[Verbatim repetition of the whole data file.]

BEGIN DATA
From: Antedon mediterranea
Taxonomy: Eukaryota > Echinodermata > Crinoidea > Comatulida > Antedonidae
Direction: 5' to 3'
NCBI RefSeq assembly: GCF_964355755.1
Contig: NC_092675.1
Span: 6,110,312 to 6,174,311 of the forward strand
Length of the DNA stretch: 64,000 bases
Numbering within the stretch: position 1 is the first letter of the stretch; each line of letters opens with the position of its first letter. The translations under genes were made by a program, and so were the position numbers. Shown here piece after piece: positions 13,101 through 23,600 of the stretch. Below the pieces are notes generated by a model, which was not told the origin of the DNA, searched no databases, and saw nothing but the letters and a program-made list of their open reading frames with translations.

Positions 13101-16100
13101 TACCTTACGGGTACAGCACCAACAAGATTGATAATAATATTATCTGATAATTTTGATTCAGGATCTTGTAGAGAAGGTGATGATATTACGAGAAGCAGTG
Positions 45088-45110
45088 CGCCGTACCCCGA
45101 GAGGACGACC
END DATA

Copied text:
From: Antedon mediterranea
Taxonomy: Eukaryota > Echinodermata > Crinoidea > Comatulida > Antedonidae
Direction: 5' to 3'
NCBI RefSeq assembly: GCF_964355755.1
Contig: NC_092675.1
Span: 6,110,312 to 6,174,311 of the forward strand
Length of the DNA stretch: 64,000 bases
Numbering within the stretch: position 1 is the first letter of the stretch; each line of letters opens with the position of its first letter. The translations under genes were made by a program, and so were the position numbers. Shown here piece after piece: positions 13,101 through 23,600 of the stretch. Below the pieces are notes generated by a model, which was not told the origin of the DNA, searched no databases, and saw nothing but the letters and a program-made list of their open reading frames with translations.

Positions 13101-16100
13101 TACCTTACGGGTACAGCACCAACAAGATTGATAATAATATTATCTGATAATTTTGATTCAGGATCTTGTAGAGAAGGTGATGATATTACGAGAAGCAGTG
Positions 45088-45110
45088 CGCCGTACCCCGA
45101 GAGGACGACC